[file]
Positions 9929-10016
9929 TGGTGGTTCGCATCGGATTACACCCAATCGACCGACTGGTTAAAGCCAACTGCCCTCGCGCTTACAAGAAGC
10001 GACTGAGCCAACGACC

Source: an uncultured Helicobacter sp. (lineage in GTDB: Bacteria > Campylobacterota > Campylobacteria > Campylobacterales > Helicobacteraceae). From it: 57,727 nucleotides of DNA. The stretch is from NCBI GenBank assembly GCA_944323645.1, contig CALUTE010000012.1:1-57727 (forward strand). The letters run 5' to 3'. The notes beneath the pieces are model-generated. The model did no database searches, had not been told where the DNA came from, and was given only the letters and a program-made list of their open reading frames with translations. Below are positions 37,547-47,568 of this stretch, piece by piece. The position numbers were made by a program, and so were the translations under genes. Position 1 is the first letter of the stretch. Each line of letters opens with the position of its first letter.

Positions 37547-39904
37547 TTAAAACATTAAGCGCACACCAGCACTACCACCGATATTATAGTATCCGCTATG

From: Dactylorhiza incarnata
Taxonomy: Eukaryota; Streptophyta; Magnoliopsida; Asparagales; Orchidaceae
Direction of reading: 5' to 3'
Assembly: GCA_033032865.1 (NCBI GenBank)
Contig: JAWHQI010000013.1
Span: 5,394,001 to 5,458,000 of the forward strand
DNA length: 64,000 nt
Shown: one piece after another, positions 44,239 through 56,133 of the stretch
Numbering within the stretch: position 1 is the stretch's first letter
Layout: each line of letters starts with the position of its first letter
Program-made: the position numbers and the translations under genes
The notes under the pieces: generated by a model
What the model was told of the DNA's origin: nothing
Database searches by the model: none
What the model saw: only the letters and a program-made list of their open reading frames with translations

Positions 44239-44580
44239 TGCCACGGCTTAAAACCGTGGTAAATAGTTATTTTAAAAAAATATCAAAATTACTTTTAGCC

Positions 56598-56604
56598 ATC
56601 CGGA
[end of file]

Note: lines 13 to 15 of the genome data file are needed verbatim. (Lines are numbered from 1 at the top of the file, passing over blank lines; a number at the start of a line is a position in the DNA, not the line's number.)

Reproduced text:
DNA length: 64,000 nt
Shown: one piece after another, positions 44,239 through 56,133 of the stretch
Numbering within the stretch: position 1 is the stretch's first letter